Grand Jury Subpoenas Rauner’s Office, Top Agencies In Legionnaires’ Probe

The entrance to the Illinois Veterans Home in downstate Quincy.
The entrance to the Illinois Veterans Home in downstate Quincy. Andrew Gill/WBEZ
The entrance to the Illinois Veterans Home in downstate Quincy.
The entrance to the Illinois Veterans Home in downstate Quincy. Andrew Gill/WBEZ

Grand Jury Subpoenas Rauner’s Office, Top Agencies In Legionnaires’ Probe

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A downstate grand jury has subpoenaed records from Illinois Gov. Bruce Rauner’s office and at least two more state agencies as part of a criminal investigation into fatal Legionnaires’ disease outbreaks at the Quincy veterans’ home, WBEZ learned Wednesday.

Rauner’s administration surrendered copies of the Adams County grand jury subpoenas in response to a series of open-records requests.

The grand jury’s demand for Legionnaires’-related records tied to outbreaks at the Illinois Veterans Home went to the governor’s office and to the Illinois Departments of Veterans’ Affairs and Labor. Last week, WBEZ reported that the grand jury had also subpoenaed the state public health department.

The subpoenas, which went out Oct. 25, demand that Rauner’s administration turn over the documents by Thursday. No one has been charged with any wrongdoing relating to the outbreaks.

They represent the latest byproducts of a criminal probe that outgoing Democratic Attorney General Lisa Madigan disclosed last month. Her office is looking into into how the Republican governor’s administration’s handled a series of Legionnaires’ outbreaks at the facility that are linked to 14 deaths.

The governor’s office responded via email with a boilerplate statement, saying the Rauner administration “responded quickly and effectively to the outbreak and have been diligent in our efforts since.”

The revelation into the broad sweep of Madigan’s investigation came as the Illinois Senate delivered a stinging legislative rebuke to Rauner.

Senators voted overwhelmingly Wednesday afternoon to override his effort to block legislation boosting potential negligence awards for families suing the state for their loved ones’ Legionnaires’ deaths at the facility.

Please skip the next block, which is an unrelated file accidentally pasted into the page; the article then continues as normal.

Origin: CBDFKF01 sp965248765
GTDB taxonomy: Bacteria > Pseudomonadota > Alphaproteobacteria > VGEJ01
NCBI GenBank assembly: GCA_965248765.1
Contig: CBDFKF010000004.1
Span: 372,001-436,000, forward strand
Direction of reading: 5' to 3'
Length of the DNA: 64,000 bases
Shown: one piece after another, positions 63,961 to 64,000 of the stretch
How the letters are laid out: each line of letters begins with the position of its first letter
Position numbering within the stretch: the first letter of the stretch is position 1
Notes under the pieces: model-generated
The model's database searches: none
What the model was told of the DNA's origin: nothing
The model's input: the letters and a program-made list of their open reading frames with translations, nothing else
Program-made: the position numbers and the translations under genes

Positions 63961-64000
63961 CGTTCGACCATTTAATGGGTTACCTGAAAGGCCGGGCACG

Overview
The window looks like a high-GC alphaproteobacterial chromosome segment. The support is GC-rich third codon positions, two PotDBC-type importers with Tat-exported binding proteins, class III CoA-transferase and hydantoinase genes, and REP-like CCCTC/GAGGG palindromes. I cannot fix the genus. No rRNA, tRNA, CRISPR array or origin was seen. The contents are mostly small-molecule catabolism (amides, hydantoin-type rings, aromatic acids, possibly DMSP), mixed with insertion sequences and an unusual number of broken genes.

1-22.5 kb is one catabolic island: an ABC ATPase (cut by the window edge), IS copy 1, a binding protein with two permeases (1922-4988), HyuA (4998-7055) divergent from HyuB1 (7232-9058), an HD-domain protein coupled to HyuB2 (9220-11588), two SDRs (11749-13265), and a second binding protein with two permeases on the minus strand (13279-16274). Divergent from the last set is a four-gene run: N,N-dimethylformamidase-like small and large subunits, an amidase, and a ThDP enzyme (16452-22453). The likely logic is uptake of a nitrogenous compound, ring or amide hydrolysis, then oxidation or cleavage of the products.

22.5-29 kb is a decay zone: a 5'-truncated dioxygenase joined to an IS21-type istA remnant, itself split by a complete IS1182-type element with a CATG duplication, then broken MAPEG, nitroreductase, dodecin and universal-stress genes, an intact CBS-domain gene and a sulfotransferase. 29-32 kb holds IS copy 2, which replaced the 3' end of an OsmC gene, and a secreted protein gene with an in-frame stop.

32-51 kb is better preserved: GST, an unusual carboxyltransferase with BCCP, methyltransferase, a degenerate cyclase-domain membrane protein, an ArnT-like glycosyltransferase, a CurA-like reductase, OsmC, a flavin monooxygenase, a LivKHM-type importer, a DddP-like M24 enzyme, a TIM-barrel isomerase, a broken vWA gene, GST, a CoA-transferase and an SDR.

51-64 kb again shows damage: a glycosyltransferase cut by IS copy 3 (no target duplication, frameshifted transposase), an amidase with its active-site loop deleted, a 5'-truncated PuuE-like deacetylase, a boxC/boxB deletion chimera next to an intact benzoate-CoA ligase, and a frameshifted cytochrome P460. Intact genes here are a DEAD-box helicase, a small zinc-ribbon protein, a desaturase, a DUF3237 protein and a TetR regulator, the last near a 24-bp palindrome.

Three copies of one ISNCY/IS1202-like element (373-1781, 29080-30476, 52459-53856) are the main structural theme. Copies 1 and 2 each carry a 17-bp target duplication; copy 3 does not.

A dozen families have filed suit, but are limited to $100,000 awards if they prevail, a cap which is tied for the lowest in the country. The legislation would boost their possible damages to $2 million. In a partial rewrite of the bill, Rauner had advocated for a $300,000 cap on damages.

The Senate’s 46-8 vote for the measure amounted to a wider margin of support than when it passed in late May by a 42-7 roll call. This time, seven Republicans voted against Rauner’s amendatory veto, as did state Sen. Sam McCann, a former Republican who ran for governor this month as an independent.

Surprisingly, one of the eight Republican lawmakers who voted against the override and remained loyal to Rauner was Sen. Jil Tracy, who represents Quincy. Several of the families suing the state are her constituents.

State Sen. Michael Hastings, a Tinley Park Democrat who was the bill’s chief Senate sponsor, said WBEZ’s yearlong investigation into the outbreaks demonstrated a pattern of “gross negligence” on the part of Rauner’s administration at Quincy.

Hastings singled out a recent story that documented publicly the errant release of up to 1,600 gallons of stagnant, potentially Legionnaires’-tainted water into the veterans’ home water supply. That happened weeks before the August 2015 outbreak that killed a dozen people.

State public health authorities characterized the water that was accidentally released during a plumbing repair as a “broth of Legionella.” They said its discharge into facility showerheads, dishwasher nozzles, and sink faucets could have warranted state sanctions against the home.

But the state health department didn’t issue any.

Hastings also pointed to the Rauner administration’s delay in notifying residents, their families, staff, and the public about Legionnaires’ at the facility. Documents revealed by WBEZ show the state waited six days after multiple confirmed cases before notifying the public about the epidemic — a lag partially dictated by Rauner’s press office.

Rauner’s administration engaged in similar notification delays when new Legionnaires’ cases emerged in 2017.

“This bill will allow relief of the victims of this act, which is of the most gross negligence,” Hastings said. “Let me say that again, gross negligence. And I hope the victims of Quincy veterans’ home get the justice that they deserve.”

Dave McKinney covers state government and politics for WBEZ. Follow him @davemckinney.